(n) - an owner of a Dobsonian mounted telescope who considers it superior to all other surrounding telescopes, as in "that Dob snob fancies himself a master smudge hunter".
Dobsonian diving platform
(n) - a very tall, extremely unstable ladder used in conjunction with big Dobs.
(n) - (sometimes referred-to as alien) - any intelligent creature living "out there' who, after observing the Earth, wouldn't visit here in a billion years.
(n) - 1. (before 1980) an accessory designed to enlarge the image in a telescope; 2. (after 1980) an accessory designed to enlarge the profits of its distributor.
(n) - 1. a term used to describe a globular cluster that cannot be resolved.
fuzz finder
(n) - an observer who prefers to seek diffuse and planetary nebulae.
(n) - 1. refers to any object that appears indistinct, as in "Each field in the Virgo Cluster of Galaxies is full of little fuzzies ". 2. (adj) A less than salubrious psychomotor state, as in "After being up all night observing, I feel really fuzzy the next day". 3. fuzzy alert (interj.) - a notice to fellow astronomers that one has just detected an unknown faint object. (also see fuzzy definitions 1 and 2)
(interj.) - 1. an exclamation indicating that success has been achieved in locating an object, as in "Gotit! "
(adj) - 1. refers to a meteorlogical condition characterized by a pervasive layer of clouds, as in "The sky turned gunky just as we set up our telescopes." 2. (n) - gunk - the gunky stuff in the sky.
(v) - to cause tremors in the telescope as a means of spotting a faint object in the field of view, as in "Jiggle the telescope a bit and you'll just make out a faint blob (which see)."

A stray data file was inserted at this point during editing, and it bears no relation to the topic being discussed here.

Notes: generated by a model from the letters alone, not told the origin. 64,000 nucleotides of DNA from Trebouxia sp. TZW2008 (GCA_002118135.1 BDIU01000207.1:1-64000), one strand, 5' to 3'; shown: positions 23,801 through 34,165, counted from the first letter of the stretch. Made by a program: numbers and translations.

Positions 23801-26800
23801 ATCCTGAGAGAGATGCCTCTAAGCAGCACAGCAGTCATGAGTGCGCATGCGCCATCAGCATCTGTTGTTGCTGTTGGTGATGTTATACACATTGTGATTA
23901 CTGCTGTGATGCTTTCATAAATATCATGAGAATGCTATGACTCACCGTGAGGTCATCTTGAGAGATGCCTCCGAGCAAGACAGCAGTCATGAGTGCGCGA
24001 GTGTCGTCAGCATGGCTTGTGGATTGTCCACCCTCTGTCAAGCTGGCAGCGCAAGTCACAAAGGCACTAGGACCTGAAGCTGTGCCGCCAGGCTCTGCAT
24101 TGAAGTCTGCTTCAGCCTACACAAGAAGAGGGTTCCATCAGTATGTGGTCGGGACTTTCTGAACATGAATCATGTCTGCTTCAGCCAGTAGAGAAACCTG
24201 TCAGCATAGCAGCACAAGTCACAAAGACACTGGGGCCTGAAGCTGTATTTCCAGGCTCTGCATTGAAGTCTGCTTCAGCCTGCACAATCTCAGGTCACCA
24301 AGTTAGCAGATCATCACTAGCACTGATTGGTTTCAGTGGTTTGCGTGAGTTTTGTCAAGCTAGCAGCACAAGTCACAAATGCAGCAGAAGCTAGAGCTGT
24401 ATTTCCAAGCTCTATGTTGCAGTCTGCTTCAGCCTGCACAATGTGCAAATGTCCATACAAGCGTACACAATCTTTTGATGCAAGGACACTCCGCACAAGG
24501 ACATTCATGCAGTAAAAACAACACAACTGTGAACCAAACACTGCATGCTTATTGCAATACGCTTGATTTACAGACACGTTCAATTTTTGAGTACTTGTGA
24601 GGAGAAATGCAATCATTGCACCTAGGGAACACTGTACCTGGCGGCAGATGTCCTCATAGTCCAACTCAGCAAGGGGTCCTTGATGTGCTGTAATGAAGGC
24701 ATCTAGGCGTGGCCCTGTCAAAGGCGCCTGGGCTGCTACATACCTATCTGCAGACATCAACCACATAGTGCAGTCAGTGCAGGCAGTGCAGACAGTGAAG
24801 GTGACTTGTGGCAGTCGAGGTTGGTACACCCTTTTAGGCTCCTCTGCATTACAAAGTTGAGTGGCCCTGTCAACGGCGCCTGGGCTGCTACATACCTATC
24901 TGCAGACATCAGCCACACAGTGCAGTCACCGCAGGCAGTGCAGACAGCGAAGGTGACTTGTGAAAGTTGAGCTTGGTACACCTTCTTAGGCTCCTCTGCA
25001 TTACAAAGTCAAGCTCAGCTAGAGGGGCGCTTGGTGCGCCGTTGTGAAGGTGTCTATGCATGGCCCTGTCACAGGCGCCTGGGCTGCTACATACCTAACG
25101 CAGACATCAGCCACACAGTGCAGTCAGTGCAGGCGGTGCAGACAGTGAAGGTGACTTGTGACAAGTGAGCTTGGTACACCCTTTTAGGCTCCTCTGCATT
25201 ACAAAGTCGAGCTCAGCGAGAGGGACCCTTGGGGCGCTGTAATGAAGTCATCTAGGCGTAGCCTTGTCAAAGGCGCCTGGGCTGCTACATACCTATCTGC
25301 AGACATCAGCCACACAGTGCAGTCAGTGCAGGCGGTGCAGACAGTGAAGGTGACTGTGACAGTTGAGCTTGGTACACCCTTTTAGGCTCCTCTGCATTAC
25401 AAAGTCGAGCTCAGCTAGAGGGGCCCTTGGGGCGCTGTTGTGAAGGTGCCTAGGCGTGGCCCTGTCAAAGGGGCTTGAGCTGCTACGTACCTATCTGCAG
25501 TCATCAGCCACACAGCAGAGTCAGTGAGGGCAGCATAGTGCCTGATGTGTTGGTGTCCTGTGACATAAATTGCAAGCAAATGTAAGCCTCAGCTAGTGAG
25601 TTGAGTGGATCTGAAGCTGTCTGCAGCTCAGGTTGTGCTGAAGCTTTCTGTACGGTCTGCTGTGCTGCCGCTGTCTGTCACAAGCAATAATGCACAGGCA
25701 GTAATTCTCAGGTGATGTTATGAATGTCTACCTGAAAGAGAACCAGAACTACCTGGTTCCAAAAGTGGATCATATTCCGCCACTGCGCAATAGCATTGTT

light bucket
(n) - a really big telescope.
(interj.) - an exclamation used to inform other observers that if they had been looking skyward instead of peering through their telescopes, they would have seen a bright meteor. The word "where?" in response to this exclamation is generally considered superfluous. (see wow )
M0 (M zero)
(n) - attributed to or describing a cloudy sky through which no Messier objects can be seen, as in "All I saw was M0 ".
moocher astronomer
(n) - refers to an observer who comes out to an observing session without a telescope or binoculars of his or her own.
(n) - a special coating applied to eyepieces; often abbreviated as MC, in which case it may stand for multi-coating or mucho cash.
(v) - to achieve success in locating a difficult object with certainty, as in "I finally nailed NGC 2158". (see gotit)
(v) - meaning to slightly rotate a telescope about one of its axes, as in "Nudge the scope a bit in R.A.".
(interj.) - derivation obscure, but generally an exclamation of dismay indicating that one has just kicked the leg of one's tripod in the dark or broken someone else's thermos bottle, as in "Oops! ". Synonyms for this term may be found in a dictionary on profanity.
(adj) - refers in a politically-correct way to someone who does not own any telescope or binocular.
(n) - a temporary condition of blurred vision and tears when a behemoth eyepiece falls on your big toe.
(n) - Al Nagler's name for his parakeet.
perverted imagination
(n) - describing more than you can actually see in an eyepiece, just to pull the leg of a fellow observer.
photon hog